Ilford Imaging is jumping back into the production of disposable cameras with the announcement of its Ilfocolor Rapid Retro Edition Single Use Camera. The brightly-colored camera supposedly pays homage to Ilford’s past with its range of Ilfocolor negative films.
It should be noted that this is a product from Ilford Imaging, which is not to be confused with Ilford Photo — a different company owned by Harman that has been producing disposable cameras for some time.
The Ilfocolor Rapid Retro Edition comes pre-loaded with 27 exposures of ISO 400 color negative film and a fixed-focus 31mm f/11 lens with a fixed shutter speed of 1/125 second. The camera supposedly will capture sharp images as close as 1 meter away. The Ilford Rapid also comes with a AAA battery that powers the classic disposable camera flash that has a 15-second recycle time.
This particular retro edition camera is a throwback to the 1960s not just in its design but also in the color negative film that it comes loaded with. According to Decisive Moment, it was surprising that Ilford had not released its own color film from that period after both Kodak and Fujifilm are having such success with the surging demand of both their color films and while this isn’t the same as selling the film separately, it’s still a step in that direction for those who were yearning to use classic Ilford color film again.
Ilford is just the latest in a string of companies jumping back into disposables as they have exploded in popularity recently. Lomography, Yashica, and most recently Fujifilm have all released new versions of single-use cameras lately. Even Supreme is releasing its first limited-edition disposable camera with its logo emblazoned across the body.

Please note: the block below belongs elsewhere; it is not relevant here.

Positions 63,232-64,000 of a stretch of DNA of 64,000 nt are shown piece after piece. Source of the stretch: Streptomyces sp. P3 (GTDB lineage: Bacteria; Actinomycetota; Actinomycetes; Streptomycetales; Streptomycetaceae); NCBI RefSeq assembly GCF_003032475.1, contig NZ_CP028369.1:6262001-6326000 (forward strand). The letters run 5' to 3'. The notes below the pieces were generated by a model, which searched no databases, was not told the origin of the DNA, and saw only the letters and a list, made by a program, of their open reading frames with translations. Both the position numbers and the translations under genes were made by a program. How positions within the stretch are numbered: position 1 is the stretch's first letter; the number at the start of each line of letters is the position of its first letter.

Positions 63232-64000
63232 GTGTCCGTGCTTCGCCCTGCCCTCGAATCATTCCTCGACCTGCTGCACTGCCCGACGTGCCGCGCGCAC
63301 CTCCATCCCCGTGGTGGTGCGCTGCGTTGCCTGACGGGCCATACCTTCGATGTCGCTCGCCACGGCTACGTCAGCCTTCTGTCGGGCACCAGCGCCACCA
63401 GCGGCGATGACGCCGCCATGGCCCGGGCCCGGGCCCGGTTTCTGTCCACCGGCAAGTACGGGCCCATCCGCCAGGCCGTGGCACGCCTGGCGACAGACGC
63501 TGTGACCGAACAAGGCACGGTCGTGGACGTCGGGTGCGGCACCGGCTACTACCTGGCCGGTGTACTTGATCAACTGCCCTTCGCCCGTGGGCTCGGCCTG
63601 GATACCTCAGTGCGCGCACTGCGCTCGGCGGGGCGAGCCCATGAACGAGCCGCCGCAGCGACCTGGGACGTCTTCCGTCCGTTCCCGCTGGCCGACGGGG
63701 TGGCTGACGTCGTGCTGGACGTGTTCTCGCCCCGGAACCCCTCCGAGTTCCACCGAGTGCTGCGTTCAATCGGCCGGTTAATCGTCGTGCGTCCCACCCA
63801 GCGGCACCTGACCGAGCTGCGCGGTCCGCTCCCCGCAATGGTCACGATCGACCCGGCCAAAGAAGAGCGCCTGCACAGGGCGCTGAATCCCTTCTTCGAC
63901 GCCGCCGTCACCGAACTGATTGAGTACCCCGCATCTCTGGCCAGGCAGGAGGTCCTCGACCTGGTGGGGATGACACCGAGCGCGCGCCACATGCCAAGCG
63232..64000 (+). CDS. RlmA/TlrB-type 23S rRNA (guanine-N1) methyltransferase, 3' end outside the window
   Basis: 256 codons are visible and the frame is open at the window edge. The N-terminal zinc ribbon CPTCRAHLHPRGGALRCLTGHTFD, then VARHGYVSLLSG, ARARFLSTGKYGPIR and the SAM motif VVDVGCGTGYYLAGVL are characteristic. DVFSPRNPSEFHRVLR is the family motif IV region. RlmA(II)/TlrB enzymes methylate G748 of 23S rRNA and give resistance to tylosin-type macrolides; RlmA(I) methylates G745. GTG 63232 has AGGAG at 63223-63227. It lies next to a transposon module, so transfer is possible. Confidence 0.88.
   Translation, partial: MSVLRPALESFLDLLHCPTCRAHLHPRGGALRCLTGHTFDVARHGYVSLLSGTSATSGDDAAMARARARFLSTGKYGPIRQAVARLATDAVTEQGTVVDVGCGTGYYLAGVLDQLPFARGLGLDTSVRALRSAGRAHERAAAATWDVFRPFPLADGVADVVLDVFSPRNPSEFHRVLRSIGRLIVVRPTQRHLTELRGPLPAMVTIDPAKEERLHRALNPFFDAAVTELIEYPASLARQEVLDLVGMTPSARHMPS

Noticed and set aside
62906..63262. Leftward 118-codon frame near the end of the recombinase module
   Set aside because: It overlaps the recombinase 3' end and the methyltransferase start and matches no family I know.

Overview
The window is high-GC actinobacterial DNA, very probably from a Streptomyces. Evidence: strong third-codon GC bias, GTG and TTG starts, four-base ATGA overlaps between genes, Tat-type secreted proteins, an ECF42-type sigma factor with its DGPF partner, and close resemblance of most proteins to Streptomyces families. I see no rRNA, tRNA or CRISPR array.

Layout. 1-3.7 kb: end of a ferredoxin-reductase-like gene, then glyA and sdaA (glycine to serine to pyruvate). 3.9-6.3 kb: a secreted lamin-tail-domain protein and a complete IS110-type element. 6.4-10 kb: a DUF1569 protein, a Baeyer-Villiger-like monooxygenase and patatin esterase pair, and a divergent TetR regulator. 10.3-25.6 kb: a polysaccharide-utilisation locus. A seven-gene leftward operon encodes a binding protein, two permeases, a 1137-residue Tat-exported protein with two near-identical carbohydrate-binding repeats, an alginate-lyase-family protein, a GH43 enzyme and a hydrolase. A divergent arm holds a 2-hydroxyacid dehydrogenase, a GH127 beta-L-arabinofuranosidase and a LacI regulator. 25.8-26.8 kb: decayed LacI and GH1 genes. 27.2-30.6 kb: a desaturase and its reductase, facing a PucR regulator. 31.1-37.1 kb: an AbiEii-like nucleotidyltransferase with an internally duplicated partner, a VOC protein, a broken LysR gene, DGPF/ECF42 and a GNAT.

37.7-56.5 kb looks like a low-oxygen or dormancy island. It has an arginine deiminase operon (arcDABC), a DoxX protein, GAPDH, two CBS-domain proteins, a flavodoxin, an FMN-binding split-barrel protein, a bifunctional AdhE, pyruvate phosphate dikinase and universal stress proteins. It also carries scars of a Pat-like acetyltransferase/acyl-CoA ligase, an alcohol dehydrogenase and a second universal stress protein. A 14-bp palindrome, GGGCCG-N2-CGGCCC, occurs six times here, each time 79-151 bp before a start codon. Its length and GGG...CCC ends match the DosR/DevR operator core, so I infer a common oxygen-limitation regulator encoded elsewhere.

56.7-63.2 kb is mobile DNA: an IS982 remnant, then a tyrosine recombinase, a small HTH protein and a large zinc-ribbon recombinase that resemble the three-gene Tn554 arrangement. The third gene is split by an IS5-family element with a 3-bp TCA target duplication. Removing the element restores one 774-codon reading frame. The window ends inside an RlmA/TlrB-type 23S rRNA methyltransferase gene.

The popularity of the format may bring back nostalgia, but it doesn’t solve the issue of waste. Many of these cameras feature plastic parts that, while companies like to claim is recyclable, is often not.
Multiple software companies have tried disposable-themed camera apps that mimic the retro experience in an attempt to capitalize on the craze digitally. The most notable would be the troubled Dispo, which has recently seen an upheaval in its business as allegations of misconduct among his group forced the founder to resign from the board.
The Ilford Rapid Retro Edition disposable camera is currently only listed for pre-order in Australia, where it retails for between AUD18.90 and 19.95, but Inside Imaging quotes that the camera should retail in the United States for $15 when it becomes available in early May.